In Benedict Anderson´s Imagined Communities he traces the origin of nationalism back to the decline of religious communities and dynastic realms, the explorations of the non-European world which ´widened the cultural and geographical horizon´, gradual demotion of sacred languages and finally the arrival of print-capitalism with the book and newspaper as cultural products written in vernaculars. (IC, ch. 2)
Today´s imagined communities, whether national or not, are most likely imagined through the internet which has in many ways replaced the book and the newspaper in Anderson´s theory. Transnational networks are formed on sites such as Facebook, Twitter and Myspace which at first sight might seem to be undermining the national community. The internet allows people to explore the world and exposes them to different cultures, particularly in the English language which might seem to be becoming the dominant world-wide technological ´sacred language´.
Is this development undermining the many national identities of the world while enforcing a supra-national cosmopolitan identity upon the users of the world wide web? A world-community? Restrictions and censorship on internet sites, such as those that have been enforced in China among other places, on Facebook, Youtube and Google, clearly shows that this is considered a current threat to some national communities.
But at the same time as the internet seems to be erasing national boundaries, it is also bringing ´national´ diasporas closer together. It may be said that due to the loss of physical contact the imagined communities of diasporas over the internet are even stronger, more visual and clearly imagined.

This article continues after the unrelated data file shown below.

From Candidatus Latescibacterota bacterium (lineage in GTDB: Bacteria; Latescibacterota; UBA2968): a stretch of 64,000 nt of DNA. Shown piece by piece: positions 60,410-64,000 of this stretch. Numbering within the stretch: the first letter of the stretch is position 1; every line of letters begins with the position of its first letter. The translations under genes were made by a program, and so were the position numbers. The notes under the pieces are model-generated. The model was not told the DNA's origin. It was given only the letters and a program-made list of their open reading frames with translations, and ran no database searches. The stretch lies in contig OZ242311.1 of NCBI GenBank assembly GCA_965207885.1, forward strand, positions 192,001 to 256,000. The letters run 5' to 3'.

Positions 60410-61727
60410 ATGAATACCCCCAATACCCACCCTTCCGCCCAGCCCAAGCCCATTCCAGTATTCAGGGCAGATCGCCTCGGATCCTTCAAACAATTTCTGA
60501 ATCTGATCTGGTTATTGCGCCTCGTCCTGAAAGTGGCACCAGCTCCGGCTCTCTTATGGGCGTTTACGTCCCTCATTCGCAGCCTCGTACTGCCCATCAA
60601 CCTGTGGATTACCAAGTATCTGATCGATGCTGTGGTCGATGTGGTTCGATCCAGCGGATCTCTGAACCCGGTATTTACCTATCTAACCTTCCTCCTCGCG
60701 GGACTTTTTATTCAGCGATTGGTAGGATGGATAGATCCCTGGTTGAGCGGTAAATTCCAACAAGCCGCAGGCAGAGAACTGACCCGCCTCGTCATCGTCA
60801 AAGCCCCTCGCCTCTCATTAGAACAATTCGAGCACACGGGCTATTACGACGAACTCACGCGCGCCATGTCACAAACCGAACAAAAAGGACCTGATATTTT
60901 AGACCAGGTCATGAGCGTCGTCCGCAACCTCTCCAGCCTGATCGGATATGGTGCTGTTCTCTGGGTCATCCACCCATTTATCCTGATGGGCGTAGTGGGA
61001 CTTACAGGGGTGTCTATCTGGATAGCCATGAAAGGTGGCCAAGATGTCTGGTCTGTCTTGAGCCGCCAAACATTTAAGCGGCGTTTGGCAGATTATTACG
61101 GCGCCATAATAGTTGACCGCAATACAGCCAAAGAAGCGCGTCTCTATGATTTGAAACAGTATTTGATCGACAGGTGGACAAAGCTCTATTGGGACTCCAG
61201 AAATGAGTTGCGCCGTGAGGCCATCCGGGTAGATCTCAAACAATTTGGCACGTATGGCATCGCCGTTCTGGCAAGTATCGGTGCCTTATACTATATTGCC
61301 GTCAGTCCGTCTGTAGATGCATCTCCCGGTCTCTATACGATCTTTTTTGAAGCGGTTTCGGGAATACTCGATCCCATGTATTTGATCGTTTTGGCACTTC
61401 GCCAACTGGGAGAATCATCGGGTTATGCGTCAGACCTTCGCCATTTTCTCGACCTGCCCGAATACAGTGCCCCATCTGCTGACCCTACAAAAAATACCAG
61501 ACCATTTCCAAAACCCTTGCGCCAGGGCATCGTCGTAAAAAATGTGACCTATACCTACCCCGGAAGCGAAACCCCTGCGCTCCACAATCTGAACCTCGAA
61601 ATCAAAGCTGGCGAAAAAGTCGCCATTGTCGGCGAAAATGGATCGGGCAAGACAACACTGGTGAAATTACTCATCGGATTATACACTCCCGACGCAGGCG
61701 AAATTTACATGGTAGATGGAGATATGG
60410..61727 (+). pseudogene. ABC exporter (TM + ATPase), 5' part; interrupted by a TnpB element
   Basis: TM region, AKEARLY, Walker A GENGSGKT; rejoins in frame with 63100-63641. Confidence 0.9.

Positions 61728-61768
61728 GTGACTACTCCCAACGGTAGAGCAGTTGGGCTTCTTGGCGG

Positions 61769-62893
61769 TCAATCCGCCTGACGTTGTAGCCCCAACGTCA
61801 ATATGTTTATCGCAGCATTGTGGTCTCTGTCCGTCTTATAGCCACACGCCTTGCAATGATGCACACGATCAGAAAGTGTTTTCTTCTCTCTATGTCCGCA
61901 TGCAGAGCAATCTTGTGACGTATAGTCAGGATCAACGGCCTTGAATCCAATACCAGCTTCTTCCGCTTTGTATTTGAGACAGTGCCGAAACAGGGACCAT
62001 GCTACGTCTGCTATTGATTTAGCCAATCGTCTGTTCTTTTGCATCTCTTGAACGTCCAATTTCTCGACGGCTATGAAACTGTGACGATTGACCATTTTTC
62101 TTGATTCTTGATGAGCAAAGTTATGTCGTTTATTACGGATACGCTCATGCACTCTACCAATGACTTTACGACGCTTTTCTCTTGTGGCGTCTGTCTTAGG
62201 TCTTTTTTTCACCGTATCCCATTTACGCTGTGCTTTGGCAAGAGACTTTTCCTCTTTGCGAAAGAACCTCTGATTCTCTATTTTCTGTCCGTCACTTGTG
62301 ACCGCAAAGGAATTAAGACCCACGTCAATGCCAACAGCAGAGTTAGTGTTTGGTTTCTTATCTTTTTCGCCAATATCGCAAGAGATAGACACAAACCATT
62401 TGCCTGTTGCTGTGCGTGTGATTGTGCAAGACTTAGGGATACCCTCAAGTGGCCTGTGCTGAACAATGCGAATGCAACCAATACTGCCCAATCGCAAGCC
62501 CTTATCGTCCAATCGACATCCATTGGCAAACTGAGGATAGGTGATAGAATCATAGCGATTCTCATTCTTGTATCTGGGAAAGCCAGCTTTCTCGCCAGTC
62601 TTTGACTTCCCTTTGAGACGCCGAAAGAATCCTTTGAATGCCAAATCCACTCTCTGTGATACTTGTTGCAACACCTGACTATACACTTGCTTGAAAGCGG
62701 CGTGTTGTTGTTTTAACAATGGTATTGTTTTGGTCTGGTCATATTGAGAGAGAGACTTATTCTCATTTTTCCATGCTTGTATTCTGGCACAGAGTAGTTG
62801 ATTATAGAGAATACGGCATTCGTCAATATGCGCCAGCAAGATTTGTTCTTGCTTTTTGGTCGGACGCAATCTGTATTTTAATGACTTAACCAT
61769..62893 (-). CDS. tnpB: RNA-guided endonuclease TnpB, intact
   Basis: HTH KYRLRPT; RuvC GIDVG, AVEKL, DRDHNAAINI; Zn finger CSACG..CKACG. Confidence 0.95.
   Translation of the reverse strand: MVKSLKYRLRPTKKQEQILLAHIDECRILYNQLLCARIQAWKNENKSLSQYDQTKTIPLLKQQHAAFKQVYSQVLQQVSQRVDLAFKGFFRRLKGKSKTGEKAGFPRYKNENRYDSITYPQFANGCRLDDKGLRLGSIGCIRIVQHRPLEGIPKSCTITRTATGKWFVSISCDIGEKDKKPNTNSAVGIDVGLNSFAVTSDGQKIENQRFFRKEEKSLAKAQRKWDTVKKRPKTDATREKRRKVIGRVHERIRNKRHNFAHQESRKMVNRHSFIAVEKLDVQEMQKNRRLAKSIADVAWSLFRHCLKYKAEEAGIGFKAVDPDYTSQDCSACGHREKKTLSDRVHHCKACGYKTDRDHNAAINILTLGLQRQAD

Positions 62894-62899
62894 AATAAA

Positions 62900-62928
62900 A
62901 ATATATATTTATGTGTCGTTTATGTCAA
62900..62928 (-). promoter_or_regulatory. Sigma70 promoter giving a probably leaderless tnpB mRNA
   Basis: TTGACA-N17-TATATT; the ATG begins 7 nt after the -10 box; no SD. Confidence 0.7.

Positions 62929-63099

By Anderson´s definition ´communities are to be distinguished, not by their falsety/genuineness, but by the style in which they are imagined´. The imaginations of a community through the web might seem more ´false´to someone but does that really matter? Does cohabitation matter in the imagining of communities?
The building of a Moroccan diasporic community online is an interesting example. The internet portal Yabiladi (which means My Country) is a portal for the Moroccan diaspora and is ranked on the web as the first popular site visited by Moroccan migrants from all around the world. Daily visits on the site are around 250.000 but the Moroccan diaspora is thought to range between 2.500.000 and 7.000.000.(see Loukili, Amina, “Moroccan diaspora, Internet and national imagination.” Research Article presented at the Nordic Africa Institute, Uppsala, Sweden, 5-7 October, 2007)
The discussion forums, pictures and news that especially focus on this group of people are all tools for building a strong sense of community based on a common origin and exclusive to those speaking Moroccan dialect, French or Spanish. Moreover, the forum creates an opportunity to discuss controversial issues that in their ´homeland´ are likely to be repressed by censorship.
A web community like that of the Moroccan diaspora creates an imagined community that is based on the feeling of a national homeland but that is effectively transnational. The feeling of a ´deep horizontal comradeship´ that Anderson sees as one of the main characterisation of the imagined community is probably at its strongest in the web community.